Polar Field Services could not accomplish the work we do without the help of our outstanding colleagues. We benefit greatly from the personal knowledge and experience of many of our native colleagues who grew up in the Arctic. Among them is Bower Frantz, a bear guard and supervisor for UMIAQ.LLC, a Barrow-based company that provides field logistics to researchers and other groups.
Frantz is tasked with keeping researchers safe as they drill, slice, probe and travel on sea ice off the coast of Barrow. His work also gives him a front row seat to scientific research and the changing climate.
Frantz was recently featured in Alaska Business Monthly where he offered his long-term perspective on the changing climate, among other things:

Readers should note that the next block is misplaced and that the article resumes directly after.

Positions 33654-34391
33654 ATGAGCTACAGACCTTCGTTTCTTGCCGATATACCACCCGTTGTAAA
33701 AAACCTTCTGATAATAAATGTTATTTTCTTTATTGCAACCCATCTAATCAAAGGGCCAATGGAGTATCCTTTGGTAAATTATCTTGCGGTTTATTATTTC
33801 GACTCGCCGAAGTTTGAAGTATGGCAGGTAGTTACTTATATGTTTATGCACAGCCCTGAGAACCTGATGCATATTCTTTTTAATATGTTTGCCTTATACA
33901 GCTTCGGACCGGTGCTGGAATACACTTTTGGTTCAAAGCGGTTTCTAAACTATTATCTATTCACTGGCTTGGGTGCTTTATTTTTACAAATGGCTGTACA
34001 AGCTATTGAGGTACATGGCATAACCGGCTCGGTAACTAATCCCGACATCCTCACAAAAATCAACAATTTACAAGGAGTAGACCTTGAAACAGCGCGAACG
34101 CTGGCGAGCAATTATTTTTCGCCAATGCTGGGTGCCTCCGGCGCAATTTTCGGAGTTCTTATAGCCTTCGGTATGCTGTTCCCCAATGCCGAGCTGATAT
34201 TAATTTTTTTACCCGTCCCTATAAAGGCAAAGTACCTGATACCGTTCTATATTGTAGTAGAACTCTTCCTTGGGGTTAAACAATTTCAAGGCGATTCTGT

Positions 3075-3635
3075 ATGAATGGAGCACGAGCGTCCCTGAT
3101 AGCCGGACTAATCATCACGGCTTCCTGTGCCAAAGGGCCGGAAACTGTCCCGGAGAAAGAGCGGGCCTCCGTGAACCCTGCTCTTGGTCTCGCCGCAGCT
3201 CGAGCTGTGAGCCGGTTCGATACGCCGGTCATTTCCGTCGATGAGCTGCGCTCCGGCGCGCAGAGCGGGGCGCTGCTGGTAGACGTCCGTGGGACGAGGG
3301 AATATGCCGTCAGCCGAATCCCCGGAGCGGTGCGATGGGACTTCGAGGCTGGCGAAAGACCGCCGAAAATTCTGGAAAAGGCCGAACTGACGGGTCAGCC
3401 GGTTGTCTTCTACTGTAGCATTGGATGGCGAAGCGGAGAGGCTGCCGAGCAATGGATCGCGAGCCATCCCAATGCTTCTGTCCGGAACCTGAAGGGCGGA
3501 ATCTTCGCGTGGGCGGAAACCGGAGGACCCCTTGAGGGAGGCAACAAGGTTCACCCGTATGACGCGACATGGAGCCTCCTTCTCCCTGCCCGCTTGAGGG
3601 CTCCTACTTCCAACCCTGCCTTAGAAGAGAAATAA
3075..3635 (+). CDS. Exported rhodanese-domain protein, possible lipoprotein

One obvious change is that shore-fast ice is getting thinner and breaking up earlier in the year (as well as freezing up later). Through the 1980s, the ice used to be solid from November through June or July. Locals could go whaling and travel between coastal communities without worrying about falling in a crack or floating away on a broken slab of ice. Now there’s a large gash in the ice shelf in front of town, only a few hundred feet from shore.
“That’s the first time I’ve seen open water so early in the year, in mid-March. That was definitely an eye-opener,” Frantz said.
Last week, a whaling crew was nearly stranded when an opening (called a lead) formed between them and the shore. They managed to cross the big crack, plus 10 smaller ones, on snowmachines to get back to safety, and the ice was evacuated for the day. These events could become more common as the ice becomes less stable.
Frantz says sea ice research can add detail to the history and trends that locals are already seeing. And he enjoys being a part of it: snowmachining on the beach, tundra and ocean, setting up camps and supporting groups on the ice.
To read the full article on Frantz, click here.